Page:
Managing Director of Templebridge Investments and CEO of Halo Health Asia, a social enterprise dedicated to rolling out a free program to teach lower income kids all about healthy nutrition, Trina Liang is a pioneer and specialist in the Asian bond market securities sector. She has held senior positions in a number of global investment banks in Hong Kong, London and Singapore.

She sits on the boards of the Community Foundation of Singapore, Singapore Council of Women’s Organisations (Vice-President), Victoria Junior College (Vice-Chair), Singapore Repertory Theatre, BoardAgender (Co-chair) and is an advisor to the National Volunteer and Philanthropy Centre (NVPC).

A past-President of both the Singapore Committee for UN Women and the Financial Women’s Association of Singapore (FWAS), Trina has previously served on the boards of Sentosa Development Corporation (Audit), the Singapore Institute of International Affairs (SIIA) and the Economics and Employment committee of the government’s feedback unit, REACH.

Trina holds a Masters degree in Finance and Accounting from the London School of Economics and a Bachelors degree in Economics from the National University of Singapore.

In an exclusive conversation with the Women Icons Network, Trina shares some nuggets on her journey across the corporate landscape.

What shaped your thoughts while transitioning from graduate school to the corporate world?

I was fascinated by the world of finance since I was a teenager having read “Liar’s Poker” and seen the movie “Wall Street”.

They portrayed places that were so far removed from my own small world in Singapore and the Kovan neighbourhood, where our family never travelled beyond Malaysia till I was 18 – that it seemed out of reach. I think more than the money in banking, it was to really see and experience a world so far removed from my own.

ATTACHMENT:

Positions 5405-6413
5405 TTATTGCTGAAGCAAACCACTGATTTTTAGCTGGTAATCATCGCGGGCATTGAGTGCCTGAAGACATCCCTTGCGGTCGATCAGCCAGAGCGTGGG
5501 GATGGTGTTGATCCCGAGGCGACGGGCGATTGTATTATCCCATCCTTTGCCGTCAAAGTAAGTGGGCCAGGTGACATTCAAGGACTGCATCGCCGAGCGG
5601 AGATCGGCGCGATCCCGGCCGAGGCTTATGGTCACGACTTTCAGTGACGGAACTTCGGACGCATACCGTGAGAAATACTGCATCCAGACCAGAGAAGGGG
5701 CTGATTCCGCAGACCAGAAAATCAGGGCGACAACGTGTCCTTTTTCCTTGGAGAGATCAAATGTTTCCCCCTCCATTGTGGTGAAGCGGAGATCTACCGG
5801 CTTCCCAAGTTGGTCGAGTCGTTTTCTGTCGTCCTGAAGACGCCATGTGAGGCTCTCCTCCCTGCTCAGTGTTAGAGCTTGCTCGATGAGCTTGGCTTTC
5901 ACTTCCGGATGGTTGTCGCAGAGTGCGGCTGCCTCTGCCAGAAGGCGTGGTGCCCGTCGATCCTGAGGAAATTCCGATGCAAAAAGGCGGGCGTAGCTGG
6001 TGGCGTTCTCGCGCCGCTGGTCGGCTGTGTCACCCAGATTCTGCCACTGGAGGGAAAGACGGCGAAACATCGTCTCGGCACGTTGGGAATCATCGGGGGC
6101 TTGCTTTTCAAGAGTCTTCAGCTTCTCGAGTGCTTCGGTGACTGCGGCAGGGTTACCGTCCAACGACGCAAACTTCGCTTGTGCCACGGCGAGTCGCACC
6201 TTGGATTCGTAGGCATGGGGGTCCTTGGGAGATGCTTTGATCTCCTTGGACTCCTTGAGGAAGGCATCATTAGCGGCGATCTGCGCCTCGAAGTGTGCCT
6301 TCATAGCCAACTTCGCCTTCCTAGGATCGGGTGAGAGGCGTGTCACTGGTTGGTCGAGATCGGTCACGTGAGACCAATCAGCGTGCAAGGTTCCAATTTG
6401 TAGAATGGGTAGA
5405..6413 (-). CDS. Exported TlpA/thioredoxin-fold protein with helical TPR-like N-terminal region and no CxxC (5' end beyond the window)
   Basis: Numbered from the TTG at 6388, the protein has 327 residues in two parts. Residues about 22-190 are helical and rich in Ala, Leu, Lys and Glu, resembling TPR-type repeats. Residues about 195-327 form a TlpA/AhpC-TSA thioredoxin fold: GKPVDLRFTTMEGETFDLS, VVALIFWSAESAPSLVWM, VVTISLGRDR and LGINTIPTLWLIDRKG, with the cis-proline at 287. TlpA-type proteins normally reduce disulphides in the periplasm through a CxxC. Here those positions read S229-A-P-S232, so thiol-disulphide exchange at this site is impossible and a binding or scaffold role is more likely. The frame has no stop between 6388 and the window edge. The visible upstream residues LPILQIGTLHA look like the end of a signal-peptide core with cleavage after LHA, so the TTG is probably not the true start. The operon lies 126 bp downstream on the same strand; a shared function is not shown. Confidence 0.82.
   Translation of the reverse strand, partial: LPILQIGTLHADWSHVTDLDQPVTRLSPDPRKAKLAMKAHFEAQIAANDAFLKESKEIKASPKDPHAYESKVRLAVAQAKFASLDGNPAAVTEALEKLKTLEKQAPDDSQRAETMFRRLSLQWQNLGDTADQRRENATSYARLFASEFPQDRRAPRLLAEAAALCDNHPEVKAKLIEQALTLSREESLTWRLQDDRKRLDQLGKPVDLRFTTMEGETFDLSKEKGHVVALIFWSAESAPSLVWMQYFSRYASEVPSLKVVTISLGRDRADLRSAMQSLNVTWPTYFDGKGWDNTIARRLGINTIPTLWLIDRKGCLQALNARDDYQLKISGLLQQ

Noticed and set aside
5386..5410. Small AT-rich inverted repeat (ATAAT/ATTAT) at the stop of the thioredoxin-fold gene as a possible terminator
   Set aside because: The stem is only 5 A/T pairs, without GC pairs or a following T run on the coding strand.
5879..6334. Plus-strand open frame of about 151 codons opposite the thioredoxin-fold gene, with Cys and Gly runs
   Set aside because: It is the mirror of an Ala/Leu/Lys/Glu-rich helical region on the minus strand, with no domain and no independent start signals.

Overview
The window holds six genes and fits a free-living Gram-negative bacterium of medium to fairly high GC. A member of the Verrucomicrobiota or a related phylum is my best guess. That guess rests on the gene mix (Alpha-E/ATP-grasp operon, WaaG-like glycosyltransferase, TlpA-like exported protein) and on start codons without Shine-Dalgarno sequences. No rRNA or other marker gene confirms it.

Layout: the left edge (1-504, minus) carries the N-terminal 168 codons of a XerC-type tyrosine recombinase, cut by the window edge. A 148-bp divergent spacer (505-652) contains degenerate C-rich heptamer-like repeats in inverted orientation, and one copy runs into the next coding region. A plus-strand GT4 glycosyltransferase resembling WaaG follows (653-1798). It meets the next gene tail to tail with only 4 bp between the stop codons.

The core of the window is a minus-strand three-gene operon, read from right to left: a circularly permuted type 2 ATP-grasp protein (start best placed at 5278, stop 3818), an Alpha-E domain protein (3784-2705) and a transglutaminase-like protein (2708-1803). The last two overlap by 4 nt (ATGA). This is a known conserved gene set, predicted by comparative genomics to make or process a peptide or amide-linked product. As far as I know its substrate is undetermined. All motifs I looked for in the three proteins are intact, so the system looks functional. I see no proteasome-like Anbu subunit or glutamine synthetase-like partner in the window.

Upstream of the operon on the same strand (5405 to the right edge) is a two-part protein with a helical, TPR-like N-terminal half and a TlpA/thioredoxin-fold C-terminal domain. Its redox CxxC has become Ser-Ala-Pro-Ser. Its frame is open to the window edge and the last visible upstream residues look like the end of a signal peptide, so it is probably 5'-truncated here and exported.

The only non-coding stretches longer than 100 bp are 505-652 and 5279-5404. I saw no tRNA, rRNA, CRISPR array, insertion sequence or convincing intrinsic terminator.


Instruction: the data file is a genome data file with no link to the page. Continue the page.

My first job at 17 was working in a commodities firm where I had to hand mark huge charts of the daily movements of difference future counters. I learnt a lot about working in a job where no one mollycoddles you – and expects you to do well from Day 1. No honeymoon period.

Transitioning to the corporate world from graduate school was pretty exciting but intimidating as I was not only going to start my new job in a dealing room – a male bastion – but I was starting in London.


Any challenges that you were not prepared to face and how did you tackle it?

Won’t lie – working in a demanding job in a foreign country was tough for a small-town girl from Singapore.

The mid to late 1990s weren’t the best of times for women in male-dominated industries. There wasn’t that awareness of sexual harassment – verbal, mental and physical that there is now.

A lot of misogynistic comments that women had to overlook and pretend we just didn’t hear.

The boy’s club was rampant not just in London but in Singapore and as a woman, you had to know how to not just do your job well, but to play nice, dealing with huge male egos.

A minefield.

Apart from crying my eyes out a few times in the office loo especially in my early years, I grew a pretty thick skin and learnt how to not take negative comments to heart and turn up for work the next day like nothing ever happened.

By 2001, a group of my friends helped set up the Financial Women’s Association of Singapore where we were solid supporters to each other’s career journey – and we remain firm friends to this day.

Choices you have faced, if any, that required you to step back and consider?

As a young associate, I once had a bad performance review which would have greatly impacted my bonus.

Not something young women do, I think I was just 26 or 27 – but I stated my view clearly and in a measured and balanced way to HR and the MD – and I’m happy to say, it worked out in the end.

To young women out there I’d say, if you are convinced there is unfairness – stand up, speak and be heard. Do not be afraid. Have conviction.


A lesson you learned on the job that you always remember

During the Asian financial crisis, there were many people I knew that lost a lot of money in the markets.

The ones who stuck it out or double downed, won big – just 2 to 3 years later.

Markets train you to be patient.

In fact, it was Warren Buffett who said “The stock market is designed to transfer money from the active to the patient”.


How can the industry work collectively to improve the state of Gender Equality @ Workplaces?

In Singapore, many things happen quickly if there is political will.

As it happens, there has been a strong push by the current government to push for gender equality in recent months, with the clarion call coming from Minister K Shanmugam. This has resulted in not just a strong focus on gender equality in workplaces – but a re-examination of our social norms from school age right through being a working adult.